Thursday, March 18, 2010

Which comes first. . .

The chicken or the egg?  I have heard this conversation end up going in complete circles.  It reminds me of the great conversation we had in group on Tuesday but we didn't have a lot of time to really flush it all out.  I asked the following question. 

"Can you have compassion on yourself now, and not have compassion on yourself then?" 

I got two immediate answers. "Yes!" and "No!"  There are two words that I think are important to define as we begin to tackle this question.  The first one is "compassion" and the second word is "then". 

What does 'compassion' mean to you?  What does it mean in terms of how you treat yourself. . . behaviorally?  Just what exactly does compassion look like, and again I mean as far as your behavior towards yourself?  What would compassion say to you on your journey of lifestyle change now?

What does 'then' mean to you?  Does then refer to yesterday and your unhealthy eating behaviors?  Could then refer to your childhood and the coping mechanisms you learned as a child and have carried into your adulthood?  What does the behavior of compassion look like on yourself then? 

I think it is an interesting question to consider, ponder and to chew on.  What you believe about this question WILL impact your journey of lifestyle change, either in a healthy way . . . or in an unhealthy way.  Please, continue the conversation ladies.  Afterall, you ARE the smartest people I know!

I would like to end on a note of gratitude.  I could not be more grateful for the wonderful therapist that God has provided for our group.  Kimmie is already fitting in so well and has some insightful things to say that will continue to encourage and challenge us.  Thank you Kimmie for agreeing to use your gifts and talents in the midst of our H.O.P.E. Program.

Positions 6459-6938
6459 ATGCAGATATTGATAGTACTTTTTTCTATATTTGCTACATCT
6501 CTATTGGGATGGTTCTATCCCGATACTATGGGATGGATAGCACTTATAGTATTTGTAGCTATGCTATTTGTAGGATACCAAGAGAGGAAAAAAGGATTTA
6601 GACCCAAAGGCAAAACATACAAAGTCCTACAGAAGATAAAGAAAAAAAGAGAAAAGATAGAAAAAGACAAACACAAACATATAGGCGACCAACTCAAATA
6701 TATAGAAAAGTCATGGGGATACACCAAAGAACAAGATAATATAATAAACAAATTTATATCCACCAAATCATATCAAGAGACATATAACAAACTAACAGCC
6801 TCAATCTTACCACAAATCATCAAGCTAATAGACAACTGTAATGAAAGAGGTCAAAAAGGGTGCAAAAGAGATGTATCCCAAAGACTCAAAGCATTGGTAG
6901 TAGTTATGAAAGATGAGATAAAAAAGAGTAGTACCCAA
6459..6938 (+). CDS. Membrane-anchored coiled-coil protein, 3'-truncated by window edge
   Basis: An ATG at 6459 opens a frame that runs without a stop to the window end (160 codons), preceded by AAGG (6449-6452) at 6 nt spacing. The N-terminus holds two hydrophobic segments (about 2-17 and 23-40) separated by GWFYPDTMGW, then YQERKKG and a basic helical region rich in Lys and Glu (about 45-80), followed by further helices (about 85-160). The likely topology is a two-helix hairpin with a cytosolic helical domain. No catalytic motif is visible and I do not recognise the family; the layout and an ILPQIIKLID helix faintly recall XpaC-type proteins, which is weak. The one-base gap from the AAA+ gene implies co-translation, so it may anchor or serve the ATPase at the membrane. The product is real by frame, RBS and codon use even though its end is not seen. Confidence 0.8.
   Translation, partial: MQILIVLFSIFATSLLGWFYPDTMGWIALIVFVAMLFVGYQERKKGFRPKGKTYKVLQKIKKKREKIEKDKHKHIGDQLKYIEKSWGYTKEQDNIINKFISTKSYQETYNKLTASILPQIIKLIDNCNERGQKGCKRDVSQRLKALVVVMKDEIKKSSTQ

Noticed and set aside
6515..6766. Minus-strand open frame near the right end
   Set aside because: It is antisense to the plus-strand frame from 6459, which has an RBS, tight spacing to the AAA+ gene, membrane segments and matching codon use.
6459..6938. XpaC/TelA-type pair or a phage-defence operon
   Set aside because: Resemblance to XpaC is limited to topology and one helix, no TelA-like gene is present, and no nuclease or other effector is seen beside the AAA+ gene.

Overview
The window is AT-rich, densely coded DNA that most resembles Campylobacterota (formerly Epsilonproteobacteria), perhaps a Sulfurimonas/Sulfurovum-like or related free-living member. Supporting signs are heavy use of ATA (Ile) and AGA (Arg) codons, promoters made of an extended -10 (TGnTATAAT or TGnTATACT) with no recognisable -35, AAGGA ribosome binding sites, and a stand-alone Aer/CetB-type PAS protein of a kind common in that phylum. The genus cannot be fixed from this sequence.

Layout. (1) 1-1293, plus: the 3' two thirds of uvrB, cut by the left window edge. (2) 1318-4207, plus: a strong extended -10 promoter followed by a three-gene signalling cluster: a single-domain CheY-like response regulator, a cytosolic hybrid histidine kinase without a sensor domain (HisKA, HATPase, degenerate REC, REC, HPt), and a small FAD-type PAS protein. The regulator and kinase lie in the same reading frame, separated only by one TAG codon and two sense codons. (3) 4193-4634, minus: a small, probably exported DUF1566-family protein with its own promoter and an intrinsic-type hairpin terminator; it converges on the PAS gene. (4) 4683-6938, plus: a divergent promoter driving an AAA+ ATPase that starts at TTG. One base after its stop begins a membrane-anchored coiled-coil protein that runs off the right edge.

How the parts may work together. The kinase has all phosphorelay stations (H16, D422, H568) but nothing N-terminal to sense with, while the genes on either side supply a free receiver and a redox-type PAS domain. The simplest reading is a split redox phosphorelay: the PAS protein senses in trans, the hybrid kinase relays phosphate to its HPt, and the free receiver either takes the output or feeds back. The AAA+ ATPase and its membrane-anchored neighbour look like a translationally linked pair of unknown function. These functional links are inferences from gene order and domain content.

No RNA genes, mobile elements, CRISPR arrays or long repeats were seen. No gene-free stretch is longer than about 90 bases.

4 comments:

KarenN said...

This reminds me of the movie, "Drop Dead Fred". Phoebe Cates character, Lizzie, is an adult with no confidence in herself. As a child her confidence came in the form of an imaginary friend, Drop Dead Fred. When her mother taped up the box, Lizzie said Drop Dead Fred was in, all the little girl's confidence was trapped in that box. She comes across the box after her husband left her for another woman.
Her mother and her husband tried to make Lizzie feel it was her failure that her husband cheated on her. Through the antics of Drop Dead Fred and a childhood friend, she is able to begin regaining herself. The transformation is not complete until Drop Dead Fred takes her in a dream back to herself as a little girl. The little girl is in her bed bound with the tape that bound the box. She releases and hugs the child giving herself the love she longed for. The child disappears as Lizzie hugs herself. Then she kisses Drop Dead Fred goodbye for she no longer needs him. She compassionately confronts and forgives her mother and then confidently moves on with her life out from under the control of her mother and without the cheating husband.

So Drop Dead Fred says before you can have compassion for yourself now, you have to go back and grant compassion to yourself then.

And you can't fool him either...because in his words
"Well, if you're so happy, then why I am still here, hmm?"

kindra said...

What a FANTASTIC response, Karen!! Thanks!